We were still standing to drink tea when a congregation of Iraqis were coming in Yazleh[1] mourning style. They were moving and mourning. They had formed a rope square around their congregation. It was interesting to me, but I didn't know anything about Noha they were singing. My Iranian friend, originally from Kuwait, liked them very much and took a film.

Because of the swarm behind them, we felt our movement slowed down. We got slowly out of that road and headed towards a road where there was no Mokeb. A little further, on the left side of the road, Iraqis had held an exhibition of photos of the Marja fatwa’s martyrs who martyred in the war with ISIS; exactly like the expositions we hold for our martyrs. They had planted photos of the martyrs on a large banner. They had also amassed dust on the ground, and with sacks of soil, they had made trenches with about half a meter size. Cartridges, Chafiye, Saudi car tags, martyrs' bloody shirts, laptops and vest of one of the young martyrs had also put on the ground. A large photo of one of the martyr commander had been also planted to the right side of the site, with a bold writing, "with Hussein (AS) we win".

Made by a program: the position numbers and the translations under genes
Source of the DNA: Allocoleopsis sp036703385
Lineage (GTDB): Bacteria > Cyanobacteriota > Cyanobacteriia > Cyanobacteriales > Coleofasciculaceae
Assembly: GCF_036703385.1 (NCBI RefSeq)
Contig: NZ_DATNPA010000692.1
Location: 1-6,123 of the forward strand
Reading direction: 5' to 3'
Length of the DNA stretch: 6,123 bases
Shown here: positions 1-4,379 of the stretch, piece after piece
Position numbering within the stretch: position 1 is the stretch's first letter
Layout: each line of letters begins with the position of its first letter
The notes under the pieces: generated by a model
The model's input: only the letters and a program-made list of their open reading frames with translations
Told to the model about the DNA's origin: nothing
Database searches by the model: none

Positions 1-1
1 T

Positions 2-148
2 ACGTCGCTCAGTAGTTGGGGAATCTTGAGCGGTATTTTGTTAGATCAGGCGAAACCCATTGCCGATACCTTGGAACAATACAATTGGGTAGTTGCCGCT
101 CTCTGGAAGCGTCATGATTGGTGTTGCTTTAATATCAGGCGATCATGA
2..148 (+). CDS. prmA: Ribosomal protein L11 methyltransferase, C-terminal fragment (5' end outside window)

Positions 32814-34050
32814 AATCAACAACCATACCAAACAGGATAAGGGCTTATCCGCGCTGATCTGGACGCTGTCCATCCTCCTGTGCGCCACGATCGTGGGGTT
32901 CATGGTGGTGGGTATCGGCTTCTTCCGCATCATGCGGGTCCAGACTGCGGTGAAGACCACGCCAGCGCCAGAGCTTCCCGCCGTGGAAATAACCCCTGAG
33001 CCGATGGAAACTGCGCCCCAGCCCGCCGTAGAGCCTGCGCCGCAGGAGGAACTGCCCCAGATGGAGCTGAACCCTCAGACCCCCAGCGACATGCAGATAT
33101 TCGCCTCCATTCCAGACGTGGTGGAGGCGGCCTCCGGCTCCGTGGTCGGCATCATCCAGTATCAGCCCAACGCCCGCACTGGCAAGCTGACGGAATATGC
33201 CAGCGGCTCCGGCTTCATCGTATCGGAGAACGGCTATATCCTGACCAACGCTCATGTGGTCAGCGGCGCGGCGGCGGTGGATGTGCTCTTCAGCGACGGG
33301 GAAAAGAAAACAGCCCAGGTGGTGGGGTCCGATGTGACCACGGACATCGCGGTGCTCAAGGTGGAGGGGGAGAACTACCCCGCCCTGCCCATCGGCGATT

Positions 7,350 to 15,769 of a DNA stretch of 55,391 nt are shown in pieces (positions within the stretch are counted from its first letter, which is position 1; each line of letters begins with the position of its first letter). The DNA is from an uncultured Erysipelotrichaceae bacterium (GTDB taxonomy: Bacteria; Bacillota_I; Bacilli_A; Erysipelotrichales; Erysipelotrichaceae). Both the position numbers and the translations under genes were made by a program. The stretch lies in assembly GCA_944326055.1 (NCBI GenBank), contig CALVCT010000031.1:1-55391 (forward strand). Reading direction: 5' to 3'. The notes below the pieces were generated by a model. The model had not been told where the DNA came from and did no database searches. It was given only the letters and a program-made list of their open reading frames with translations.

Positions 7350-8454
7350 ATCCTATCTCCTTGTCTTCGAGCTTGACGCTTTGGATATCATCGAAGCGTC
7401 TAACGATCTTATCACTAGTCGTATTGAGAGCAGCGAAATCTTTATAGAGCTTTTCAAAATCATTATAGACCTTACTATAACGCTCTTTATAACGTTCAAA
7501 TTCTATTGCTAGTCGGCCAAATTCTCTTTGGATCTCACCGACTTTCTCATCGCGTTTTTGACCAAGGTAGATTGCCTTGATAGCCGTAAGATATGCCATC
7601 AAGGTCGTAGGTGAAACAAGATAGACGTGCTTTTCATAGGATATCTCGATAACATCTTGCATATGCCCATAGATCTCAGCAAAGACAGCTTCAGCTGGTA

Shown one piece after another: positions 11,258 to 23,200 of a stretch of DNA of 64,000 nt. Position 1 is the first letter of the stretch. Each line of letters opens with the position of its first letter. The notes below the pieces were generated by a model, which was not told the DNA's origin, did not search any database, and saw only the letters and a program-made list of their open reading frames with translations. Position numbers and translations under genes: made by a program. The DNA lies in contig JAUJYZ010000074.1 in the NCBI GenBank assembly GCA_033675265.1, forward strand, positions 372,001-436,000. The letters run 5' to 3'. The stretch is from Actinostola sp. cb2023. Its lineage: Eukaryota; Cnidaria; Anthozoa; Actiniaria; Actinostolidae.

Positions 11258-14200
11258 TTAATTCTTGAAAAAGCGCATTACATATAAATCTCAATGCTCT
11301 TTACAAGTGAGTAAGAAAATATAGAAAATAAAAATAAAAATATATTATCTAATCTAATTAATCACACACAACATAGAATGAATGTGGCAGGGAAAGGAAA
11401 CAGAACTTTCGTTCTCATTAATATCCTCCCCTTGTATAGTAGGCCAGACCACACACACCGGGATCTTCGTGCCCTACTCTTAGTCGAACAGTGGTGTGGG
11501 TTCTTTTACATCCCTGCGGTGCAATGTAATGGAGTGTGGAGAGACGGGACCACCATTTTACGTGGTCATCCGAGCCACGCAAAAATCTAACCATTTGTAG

This year Arbaeen had a more political atmosphere. Iraqis had written various sentences on large banners which were planted on different points of the roads. For example: "Al-Hashd (mobilization) is just your Hashd, O’ Hussein (AS)"; or they wrote a sentence that meant: The revolutions are flaming with the name of Hussein (AS).

Last year I had also seen an exposition like this along the way. At that exhibition, a large photo of Ayatollah Seyyed Ali Sistani had been planted on a banner, and smaller martyrs' photos surrounded his photo, and photos of martyrs were also aligned on the ground.